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There was another kind of cup called the Herculeum. Pisander, in the second book of his Herculead, says that the cup in which Hercules sailed across the ocean belonged to the Sun; and that Hercules received it from Oceanus for that purpose. But, perhaps, as the hero was fond of large cups, the poets and historians jesting because of the great size of this one, invented the fable of his having gone to sea in a cup. But Panyasis, in the first book of his Herculead, says that Hercules obtained the cup of the Sun from Nereus, and sailed even to Erythea in it. And we have said before that Hercules was one of the inordinate drinkers. And that the sun was borne on towards his setting in a cup, Stesichorus tells us, where he says—
And then the Sun, great Hyperion's offspring,
Embarked in his golden cup, that he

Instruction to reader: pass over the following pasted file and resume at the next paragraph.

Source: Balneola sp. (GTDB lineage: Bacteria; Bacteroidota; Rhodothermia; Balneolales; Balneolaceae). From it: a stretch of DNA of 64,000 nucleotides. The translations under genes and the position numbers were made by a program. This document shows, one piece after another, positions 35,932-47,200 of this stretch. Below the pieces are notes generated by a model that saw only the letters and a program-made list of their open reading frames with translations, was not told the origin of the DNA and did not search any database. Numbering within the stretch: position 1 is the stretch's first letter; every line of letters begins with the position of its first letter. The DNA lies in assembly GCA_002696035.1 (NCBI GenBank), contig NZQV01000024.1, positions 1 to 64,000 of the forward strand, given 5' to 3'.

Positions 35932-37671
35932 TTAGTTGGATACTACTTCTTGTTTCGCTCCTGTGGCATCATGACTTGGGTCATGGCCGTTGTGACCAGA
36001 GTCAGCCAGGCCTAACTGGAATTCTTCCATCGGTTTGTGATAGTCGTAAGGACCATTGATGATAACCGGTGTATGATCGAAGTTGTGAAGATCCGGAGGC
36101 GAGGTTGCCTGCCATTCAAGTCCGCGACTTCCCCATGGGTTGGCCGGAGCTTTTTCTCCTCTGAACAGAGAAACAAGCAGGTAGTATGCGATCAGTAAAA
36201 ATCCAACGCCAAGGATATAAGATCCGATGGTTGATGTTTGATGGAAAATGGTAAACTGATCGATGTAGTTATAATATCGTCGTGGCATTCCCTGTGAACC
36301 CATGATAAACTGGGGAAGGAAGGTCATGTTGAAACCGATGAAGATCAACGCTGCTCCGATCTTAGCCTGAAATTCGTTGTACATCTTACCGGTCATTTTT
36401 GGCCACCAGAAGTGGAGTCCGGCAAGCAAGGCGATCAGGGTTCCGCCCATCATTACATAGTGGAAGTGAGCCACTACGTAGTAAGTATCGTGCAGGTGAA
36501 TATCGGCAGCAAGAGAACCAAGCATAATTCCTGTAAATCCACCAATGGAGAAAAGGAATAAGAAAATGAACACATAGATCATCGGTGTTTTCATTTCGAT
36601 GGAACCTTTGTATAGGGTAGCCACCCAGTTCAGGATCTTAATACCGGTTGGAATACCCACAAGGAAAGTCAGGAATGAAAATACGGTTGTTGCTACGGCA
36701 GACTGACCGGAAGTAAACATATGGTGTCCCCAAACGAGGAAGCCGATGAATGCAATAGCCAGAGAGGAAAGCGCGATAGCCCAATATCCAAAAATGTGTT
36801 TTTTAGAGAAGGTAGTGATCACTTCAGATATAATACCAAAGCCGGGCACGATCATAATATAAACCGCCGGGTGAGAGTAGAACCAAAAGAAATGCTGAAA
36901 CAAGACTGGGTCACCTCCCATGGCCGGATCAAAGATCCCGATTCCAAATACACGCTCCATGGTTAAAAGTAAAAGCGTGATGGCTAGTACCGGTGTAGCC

Might cross the ocean's wide expanse, and come
To the deep foundations of immortal Night;
To his fond mother, and his virgin bride,
And his dear children. And the son of Jove
Came to the grove
Shaded with laurels and with bays.
And Antimachus speaks thus—
And then the most illustrious Erythea
Sent the Sun forth in a convenient cup.
And Aeschylus, in his Daughters of the Sun, says—
There in the west is found the golden cup,
Great Vulcan's work, your father's property,
In which he's borne along his rapid course
O'er the dark waters of the boundless sea.
When, his work done, he flies before dark Night,
Borne on her black-horsed chariot.

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